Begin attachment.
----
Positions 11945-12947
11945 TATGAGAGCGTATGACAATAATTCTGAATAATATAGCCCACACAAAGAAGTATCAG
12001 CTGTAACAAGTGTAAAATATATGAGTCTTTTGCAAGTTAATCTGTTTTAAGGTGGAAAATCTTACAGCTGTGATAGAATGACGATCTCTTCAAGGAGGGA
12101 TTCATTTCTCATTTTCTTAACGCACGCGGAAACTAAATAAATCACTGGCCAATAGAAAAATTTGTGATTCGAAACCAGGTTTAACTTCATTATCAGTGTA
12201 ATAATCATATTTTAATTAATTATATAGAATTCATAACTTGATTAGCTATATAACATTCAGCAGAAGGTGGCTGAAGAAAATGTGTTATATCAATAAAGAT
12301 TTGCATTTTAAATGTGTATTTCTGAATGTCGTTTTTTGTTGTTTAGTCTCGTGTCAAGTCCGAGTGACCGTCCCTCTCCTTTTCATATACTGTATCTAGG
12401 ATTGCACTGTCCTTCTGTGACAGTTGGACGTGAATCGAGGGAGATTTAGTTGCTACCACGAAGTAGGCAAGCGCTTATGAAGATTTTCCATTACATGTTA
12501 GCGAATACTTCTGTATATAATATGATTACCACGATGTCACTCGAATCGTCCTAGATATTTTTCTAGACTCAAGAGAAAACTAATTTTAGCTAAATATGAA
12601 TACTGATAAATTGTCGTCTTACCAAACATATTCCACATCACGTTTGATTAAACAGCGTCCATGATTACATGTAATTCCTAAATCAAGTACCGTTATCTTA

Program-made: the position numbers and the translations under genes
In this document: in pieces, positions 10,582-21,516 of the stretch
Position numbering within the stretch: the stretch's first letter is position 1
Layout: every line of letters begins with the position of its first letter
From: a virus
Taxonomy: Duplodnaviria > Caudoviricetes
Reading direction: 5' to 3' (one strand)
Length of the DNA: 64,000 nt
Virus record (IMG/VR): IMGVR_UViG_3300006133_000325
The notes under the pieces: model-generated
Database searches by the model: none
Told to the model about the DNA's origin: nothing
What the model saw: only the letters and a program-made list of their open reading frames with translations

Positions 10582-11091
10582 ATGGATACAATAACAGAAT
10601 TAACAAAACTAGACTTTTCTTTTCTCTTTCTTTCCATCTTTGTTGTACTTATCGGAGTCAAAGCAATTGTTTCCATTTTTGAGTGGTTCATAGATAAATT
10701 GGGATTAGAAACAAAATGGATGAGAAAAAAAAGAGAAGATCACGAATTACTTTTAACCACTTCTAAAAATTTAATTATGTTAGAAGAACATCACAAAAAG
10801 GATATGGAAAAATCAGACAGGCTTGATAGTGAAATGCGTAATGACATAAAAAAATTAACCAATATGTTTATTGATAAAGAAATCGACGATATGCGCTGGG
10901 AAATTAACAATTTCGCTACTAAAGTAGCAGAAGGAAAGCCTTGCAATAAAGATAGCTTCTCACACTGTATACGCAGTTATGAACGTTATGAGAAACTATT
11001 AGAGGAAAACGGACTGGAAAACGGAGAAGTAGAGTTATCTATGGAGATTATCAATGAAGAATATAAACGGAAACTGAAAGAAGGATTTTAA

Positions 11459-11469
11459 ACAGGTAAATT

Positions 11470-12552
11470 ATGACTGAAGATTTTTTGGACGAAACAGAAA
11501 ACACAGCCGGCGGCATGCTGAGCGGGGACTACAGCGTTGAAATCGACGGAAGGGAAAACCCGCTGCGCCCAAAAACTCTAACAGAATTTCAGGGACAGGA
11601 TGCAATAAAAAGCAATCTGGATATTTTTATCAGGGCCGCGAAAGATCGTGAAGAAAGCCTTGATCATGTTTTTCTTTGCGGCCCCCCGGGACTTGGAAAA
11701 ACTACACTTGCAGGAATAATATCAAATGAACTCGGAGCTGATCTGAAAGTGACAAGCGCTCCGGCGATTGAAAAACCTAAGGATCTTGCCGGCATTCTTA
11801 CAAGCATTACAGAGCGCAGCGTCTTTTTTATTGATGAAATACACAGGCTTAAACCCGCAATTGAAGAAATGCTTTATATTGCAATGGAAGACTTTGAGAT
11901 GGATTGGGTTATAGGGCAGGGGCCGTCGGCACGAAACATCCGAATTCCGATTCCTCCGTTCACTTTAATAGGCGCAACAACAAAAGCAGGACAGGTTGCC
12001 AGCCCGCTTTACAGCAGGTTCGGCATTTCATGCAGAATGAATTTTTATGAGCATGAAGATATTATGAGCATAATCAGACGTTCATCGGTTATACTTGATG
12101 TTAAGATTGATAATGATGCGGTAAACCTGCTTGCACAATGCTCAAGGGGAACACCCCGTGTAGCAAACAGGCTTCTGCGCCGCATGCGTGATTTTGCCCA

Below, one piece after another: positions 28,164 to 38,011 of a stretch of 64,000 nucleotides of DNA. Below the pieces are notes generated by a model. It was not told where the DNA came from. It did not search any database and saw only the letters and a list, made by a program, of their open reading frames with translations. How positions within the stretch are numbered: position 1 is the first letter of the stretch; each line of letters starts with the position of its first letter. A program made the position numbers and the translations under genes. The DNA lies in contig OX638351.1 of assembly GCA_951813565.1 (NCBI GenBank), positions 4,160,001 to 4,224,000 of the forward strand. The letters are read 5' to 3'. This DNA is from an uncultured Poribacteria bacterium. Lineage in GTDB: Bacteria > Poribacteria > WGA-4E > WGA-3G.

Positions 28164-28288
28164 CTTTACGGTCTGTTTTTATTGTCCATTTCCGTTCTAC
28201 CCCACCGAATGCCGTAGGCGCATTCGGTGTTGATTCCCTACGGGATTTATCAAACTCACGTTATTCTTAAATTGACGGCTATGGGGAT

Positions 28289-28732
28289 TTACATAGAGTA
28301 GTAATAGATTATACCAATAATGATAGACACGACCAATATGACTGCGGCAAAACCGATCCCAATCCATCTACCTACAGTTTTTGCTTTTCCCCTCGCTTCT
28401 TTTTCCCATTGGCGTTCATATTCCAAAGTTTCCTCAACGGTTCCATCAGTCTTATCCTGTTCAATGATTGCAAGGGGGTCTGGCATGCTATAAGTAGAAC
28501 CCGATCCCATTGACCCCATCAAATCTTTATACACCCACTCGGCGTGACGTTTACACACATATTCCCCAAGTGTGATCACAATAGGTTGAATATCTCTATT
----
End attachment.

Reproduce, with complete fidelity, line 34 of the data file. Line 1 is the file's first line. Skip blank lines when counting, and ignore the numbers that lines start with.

11501 ACACAGCCGGCGGCATGCTGAGCGGGGACTACAGCGTTGAAATCGACGGAAGGGAAAACCCGCTGCGCCCAAAAACTCTAACAGAATTTCAGGGACAGGA